Limited Immunity: The Smart Way to Go

Carol Platt Liebau

5/22/2013 2:57:38 PM - Carol Platt Liebau

It was wrong-headed to allow Lois Lerner to appear before Government Oversight Committee, made a self-serving statement, invoke the Fifth Amendment once and then withdraw in wounded, arrogant triumph.

But the idea that she can now be forced to answer questions -- on the theory that her statement constituted a waiver of her Fifth Amendment rights -- is, unfortunately in this case, not viable.

First of all, as a legal matter, Fifth Amendment waivers have to be knowing, intelligent and voluntary.  What's more, a witness can actually begin answering questions, and then invoke the Fifth. So it's hard to see how just making an opening statement would qualify as an overall waiver.

As a strategic matter, Congress can try to force Lerner to testify, she can refuse, and the whole matter can go into legal limbo for some unspecified time (before Congress would, in all likelihood, lose).  Whose strategic interests are served by delay?  The IRS" and the administration's.  It's almost enough to make you wonder if this isn't just litigation bait.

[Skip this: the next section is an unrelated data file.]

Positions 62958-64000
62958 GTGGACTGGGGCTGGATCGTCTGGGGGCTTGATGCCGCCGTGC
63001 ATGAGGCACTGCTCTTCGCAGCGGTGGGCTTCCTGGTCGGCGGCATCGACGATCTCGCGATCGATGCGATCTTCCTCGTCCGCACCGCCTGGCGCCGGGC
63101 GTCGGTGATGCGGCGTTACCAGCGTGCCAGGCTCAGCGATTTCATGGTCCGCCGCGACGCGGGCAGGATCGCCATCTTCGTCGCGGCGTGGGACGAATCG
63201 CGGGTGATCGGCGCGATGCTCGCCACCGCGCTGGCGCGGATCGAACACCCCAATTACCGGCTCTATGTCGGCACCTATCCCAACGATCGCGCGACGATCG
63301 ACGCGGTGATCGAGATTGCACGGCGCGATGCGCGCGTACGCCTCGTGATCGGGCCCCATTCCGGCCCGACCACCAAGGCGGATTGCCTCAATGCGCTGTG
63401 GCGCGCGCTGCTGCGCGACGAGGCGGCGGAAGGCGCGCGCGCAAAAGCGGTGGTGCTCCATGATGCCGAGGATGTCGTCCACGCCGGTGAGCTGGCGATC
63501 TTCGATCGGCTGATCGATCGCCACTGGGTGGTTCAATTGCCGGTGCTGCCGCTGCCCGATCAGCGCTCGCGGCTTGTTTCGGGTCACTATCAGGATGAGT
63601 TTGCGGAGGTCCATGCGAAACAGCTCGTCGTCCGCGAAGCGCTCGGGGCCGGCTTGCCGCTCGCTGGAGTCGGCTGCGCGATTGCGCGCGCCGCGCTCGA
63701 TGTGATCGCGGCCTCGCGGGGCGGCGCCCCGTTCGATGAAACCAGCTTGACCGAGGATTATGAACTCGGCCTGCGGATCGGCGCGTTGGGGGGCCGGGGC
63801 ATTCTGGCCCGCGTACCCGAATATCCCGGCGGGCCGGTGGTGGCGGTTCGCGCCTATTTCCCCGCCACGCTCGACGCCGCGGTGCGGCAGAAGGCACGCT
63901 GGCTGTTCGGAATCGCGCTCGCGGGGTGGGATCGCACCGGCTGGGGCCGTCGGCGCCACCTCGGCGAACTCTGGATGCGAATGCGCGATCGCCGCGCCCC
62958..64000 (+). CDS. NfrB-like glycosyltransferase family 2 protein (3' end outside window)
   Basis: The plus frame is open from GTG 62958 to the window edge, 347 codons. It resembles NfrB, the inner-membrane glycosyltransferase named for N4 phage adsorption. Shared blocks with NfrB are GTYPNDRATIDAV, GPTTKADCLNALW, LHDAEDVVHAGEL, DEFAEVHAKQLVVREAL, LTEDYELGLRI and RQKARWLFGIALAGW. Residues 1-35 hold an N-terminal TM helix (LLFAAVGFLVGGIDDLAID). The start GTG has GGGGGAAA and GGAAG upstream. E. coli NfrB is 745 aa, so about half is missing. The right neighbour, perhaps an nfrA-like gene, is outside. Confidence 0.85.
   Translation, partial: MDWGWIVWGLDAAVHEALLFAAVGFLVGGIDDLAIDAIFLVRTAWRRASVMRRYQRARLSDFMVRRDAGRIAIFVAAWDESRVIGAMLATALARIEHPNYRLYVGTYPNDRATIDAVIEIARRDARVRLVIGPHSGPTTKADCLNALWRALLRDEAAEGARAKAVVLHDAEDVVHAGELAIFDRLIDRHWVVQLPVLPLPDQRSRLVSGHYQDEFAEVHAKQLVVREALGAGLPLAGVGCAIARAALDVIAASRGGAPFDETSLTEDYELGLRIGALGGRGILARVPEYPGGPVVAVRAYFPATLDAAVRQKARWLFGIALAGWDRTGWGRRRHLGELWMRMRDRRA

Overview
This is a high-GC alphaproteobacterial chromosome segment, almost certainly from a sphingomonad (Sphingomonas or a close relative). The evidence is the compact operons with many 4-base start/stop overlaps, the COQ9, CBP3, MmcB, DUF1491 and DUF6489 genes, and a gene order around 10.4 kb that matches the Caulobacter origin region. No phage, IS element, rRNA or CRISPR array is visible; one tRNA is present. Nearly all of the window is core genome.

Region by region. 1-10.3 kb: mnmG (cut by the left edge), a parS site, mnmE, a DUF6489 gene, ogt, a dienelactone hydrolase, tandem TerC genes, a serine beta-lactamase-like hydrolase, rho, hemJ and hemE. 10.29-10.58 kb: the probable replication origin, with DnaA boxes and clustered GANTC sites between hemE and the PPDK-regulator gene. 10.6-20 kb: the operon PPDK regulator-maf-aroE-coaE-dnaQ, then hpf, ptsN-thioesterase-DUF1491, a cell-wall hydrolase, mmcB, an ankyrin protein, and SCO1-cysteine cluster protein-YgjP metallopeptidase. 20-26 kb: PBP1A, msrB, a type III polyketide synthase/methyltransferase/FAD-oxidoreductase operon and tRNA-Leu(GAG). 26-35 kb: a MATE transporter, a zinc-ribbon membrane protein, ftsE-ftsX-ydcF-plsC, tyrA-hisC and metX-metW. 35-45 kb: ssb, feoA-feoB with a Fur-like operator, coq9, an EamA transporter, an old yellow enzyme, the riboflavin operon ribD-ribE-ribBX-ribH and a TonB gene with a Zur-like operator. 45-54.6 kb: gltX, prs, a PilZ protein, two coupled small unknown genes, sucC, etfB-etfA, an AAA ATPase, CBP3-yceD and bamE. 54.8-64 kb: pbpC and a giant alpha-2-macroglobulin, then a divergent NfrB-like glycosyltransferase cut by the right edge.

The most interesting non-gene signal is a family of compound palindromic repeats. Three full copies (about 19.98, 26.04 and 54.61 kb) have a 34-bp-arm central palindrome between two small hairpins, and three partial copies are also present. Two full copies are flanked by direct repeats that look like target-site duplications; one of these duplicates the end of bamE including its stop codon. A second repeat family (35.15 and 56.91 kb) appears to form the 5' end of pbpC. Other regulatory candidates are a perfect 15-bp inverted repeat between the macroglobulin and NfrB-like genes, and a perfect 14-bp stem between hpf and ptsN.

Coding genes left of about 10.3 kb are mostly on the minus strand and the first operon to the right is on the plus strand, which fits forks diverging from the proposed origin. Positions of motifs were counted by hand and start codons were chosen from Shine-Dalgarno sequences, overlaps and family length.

Wouldn't it just be smarter for the committee to offer Lerner qualified immunity -- requiring her to testify but promising that she cannot be prosecuted with evidence obtained during the hearing?

In fact, this alternative seems best particularly in light of today's revelations that the IRS knew of the targeting scheme through an internal investigation six months before the election.  Given the extensive contacts between IRS and the Treasury -- and the White House -- about the roll-out of the IG report (and all the apparent concern for political appearances), it's really worth knowing whether Lerner or anyone else at the IRS tipped off the administration about the results of their own probe back in May of 2012, fully six months before the election.